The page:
Remarks by President Donald Tusk before the EU-Japan Leaders’ meeting
Brussels, 3 May 2016 – Before I go further, let me express our heartfelt condolences to the people of Japan on the devastating earthquakes that have struck Kyushu. Our thoughts are with those who have lost loved ones in this catastrophe. We can only look with admiration upon Japan’s resilience when faced with natural disasters of this magnitude.
Dear Prime Minister, your visit to Brussels ahead of the G7 summit marks a fruitful cooperation between Japan and the EU. Our relations are based on common values: liberal democracy, the rule of law and the freedom of expression. These are the foundations of our political systems. They unite us and also make us stronger internationally, especially during difficult times we live in. From the East and South China Seas to the conflicts in Syria and the wider Middle East to Ukraine, the G7 will need to keep unity. I am pleased that the G7 summit will begin with leaders’ debating these very fundamental values, which make us who we are.
I wish to thank the Prime Minister for putting at our request the migration and refugee crisis on top of the G7 agenda. This is a global crisis and we need to realise that no single country – or no group of countries for that matter – holds a golden key to solving it. Therefore we need to build a global awareness and encourage others to step up their efforts. The international community needs to acknowledge that countries like Lebanon or Jordan are providing a global public good in assisting refugees. This public good has to be financed by the global community.
During these challenging times, both in terms of geopolitics and economics, we need to make sure that Europe contributes to stability rather than global instability. We should do all in our power to dispel uncertainties. There is no doubt that a successful completion of the ongoing review of Greece’s programme would strengthen confidence. I urge Finance Ministers to reach an agreement very soon and I hope that by the end of May, when we meet at the G7 summit, the implementation of Greece’s programme is positively assessed. I want to encourage all the ministers and institutions to re-double their efforts in finalising the review.
Finally we will review progress in our bilateral relations and provide a clear political steer to our negotiators on a Free Trade Agreement. I hope we can conclude the negotiations for both agreements in the near future. Let me however recall that the EU is interested in a strategic partnership with Japan that will be underpinned by an ambitious trade deal. For this to happen both sides need to demonstrate political will.
Statement by President Jean-Claude Juncker at the EU-Japan Leaders’ Meeting
Brussels, 3 May 2016 – We have, the two of us, an excellent relationship, and have met three times over the last year. Now I look forward to the next G7 Summit which Japan will host at the end of this month.
I also extend my condolences to the victims and their families, following the recent earthquakes on Kyushu. We offer you our full support at this difficult time.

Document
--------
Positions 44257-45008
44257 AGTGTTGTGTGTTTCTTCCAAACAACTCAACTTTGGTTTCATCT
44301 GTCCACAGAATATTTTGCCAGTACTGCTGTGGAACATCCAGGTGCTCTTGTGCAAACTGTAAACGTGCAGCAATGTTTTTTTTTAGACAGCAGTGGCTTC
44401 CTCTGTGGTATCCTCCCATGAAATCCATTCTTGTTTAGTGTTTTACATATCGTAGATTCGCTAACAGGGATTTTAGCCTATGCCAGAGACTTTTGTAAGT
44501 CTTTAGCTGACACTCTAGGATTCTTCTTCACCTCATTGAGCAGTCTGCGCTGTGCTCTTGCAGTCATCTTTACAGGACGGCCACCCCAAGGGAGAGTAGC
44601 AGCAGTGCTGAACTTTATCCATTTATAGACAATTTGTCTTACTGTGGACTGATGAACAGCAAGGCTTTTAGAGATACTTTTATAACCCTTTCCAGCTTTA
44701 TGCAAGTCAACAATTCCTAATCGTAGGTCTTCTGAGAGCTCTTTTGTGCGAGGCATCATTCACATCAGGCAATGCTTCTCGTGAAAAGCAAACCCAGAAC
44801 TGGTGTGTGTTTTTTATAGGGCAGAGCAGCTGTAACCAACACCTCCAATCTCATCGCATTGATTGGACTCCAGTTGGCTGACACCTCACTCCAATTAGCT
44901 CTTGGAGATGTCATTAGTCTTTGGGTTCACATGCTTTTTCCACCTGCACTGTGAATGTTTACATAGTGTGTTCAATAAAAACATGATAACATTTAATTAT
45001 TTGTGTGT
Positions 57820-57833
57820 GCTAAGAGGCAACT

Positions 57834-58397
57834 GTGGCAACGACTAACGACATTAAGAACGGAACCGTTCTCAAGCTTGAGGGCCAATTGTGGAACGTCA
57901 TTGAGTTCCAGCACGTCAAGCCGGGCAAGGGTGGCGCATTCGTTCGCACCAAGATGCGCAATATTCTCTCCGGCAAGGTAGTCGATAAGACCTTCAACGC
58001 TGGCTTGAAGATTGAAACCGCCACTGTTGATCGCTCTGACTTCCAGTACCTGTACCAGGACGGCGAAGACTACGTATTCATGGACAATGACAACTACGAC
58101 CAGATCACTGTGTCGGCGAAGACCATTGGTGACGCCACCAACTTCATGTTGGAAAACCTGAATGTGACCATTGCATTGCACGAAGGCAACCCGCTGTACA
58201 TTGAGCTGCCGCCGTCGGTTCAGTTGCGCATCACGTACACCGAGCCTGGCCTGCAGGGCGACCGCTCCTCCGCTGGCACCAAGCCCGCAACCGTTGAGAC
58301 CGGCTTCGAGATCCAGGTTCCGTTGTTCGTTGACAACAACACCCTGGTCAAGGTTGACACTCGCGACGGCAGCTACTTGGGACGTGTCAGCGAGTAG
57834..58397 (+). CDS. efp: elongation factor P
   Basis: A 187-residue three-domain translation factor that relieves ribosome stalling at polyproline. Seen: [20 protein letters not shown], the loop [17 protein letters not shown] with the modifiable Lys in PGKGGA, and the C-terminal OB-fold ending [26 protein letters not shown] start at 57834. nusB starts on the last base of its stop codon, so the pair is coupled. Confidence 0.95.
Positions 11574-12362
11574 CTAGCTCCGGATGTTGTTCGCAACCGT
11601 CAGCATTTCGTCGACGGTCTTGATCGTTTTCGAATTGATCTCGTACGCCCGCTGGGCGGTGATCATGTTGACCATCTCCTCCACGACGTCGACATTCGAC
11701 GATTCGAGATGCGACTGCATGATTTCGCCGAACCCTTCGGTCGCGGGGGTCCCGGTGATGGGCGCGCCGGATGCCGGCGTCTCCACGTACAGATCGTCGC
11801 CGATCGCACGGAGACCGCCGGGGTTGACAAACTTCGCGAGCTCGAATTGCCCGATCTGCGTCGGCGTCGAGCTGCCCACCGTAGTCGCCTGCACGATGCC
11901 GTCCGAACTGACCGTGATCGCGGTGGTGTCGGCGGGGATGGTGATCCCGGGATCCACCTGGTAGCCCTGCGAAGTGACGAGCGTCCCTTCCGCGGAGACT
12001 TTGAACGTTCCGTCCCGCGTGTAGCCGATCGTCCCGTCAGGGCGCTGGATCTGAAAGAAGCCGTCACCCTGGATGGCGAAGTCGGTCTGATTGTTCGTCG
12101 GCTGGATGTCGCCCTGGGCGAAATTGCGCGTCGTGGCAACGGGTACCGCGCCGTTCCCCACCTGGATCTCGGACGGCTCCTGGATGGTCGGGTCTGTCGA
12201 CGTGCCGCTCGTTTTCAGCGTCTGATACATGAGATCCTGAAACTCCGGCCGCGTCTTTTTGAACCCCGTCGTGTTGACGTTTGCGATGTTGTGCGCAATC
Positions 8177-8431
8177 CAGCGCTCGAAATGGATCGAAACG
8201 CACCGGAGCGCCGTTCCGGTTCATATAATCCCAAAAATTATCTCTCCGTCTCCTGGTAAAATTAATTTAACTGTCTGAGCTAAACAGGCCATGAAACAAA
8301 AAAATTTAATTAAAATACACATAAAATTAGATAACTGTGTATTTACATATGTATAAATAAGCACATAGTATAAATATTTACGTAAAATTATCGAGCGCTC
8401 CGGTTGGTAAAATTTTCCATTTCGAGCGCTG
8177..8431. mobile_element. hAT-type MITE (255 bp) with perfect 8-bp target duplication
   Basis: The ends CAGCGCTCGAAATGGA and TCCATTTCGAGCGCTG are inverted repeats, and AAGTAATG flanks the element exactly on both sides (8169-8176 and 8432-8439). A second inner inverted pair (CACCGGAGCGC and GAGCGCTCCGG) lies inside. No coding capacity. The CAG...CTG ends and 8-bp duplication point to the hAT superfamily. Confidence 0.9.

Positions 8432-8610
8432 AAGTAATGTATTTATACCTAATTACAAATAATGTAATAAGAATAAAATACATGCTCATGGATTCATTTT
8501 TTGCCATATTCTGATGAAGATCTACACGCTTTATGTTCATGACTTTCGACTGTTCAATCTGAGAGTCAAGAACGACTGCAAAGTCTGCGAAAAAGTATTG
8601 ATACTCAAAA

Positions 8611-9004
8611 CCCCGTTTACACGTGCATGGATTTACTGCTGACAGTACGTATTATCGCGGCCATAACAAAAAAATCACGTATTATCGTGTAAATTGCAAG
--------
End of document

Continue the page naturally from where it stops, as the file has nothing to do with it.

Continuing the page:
During the first months of 2016, the G7 countries were facing tremendous challenges. Today, we need to show unity and leadership as we respond to a series of challenges that demand our coordination.
This is especially true of migration, one of the defining global challenges of our century. The international community must do its fair share, by helping to resettle refugees and by providing assistance. The Trust Funds that the European Union has created – for Africa and for Syria – are open to other donors.
Turning to the global economy, the recovery across leading economies is still too modest. We face a number of risks – including slower growth in emerging economies – and therefore we need to combine our forces to promote growth and investment.
This is why our Free Trade Agreement with Japan is so important. Our negotiations have progressed but now we must finish the job. I am confident we can do this before the end of this year. Our agreement will not only boost growth and jobs in Europe and Japan but also send a positive signal to the rest of the world.
Investment is also vital, and I welcome the Prime Minister’s decision to put this on the G7 agenda. Greater investment goes together with structural reforms and responsible public finances. The EU’s Investment Plan for Europe has now mobilised more than 82 billion euro in the first ten months. I invite Japanese investors to take part in the European Fund for Strategic Investment.
We must also work together to make our economies more transparent and fair, mainly as far as the fight against tax evasion is concerned.
Finally, let me welcome Japan’s recent legislation on security. At a time when we need to share intelligence and work together against terrorist finance, closer cooperation between the European Union and Japan would be a major step forward.
I know that the Prime Minister is fully committed to all parts of our common agenda, and we look forward to working together, both bilaterally and in the G7.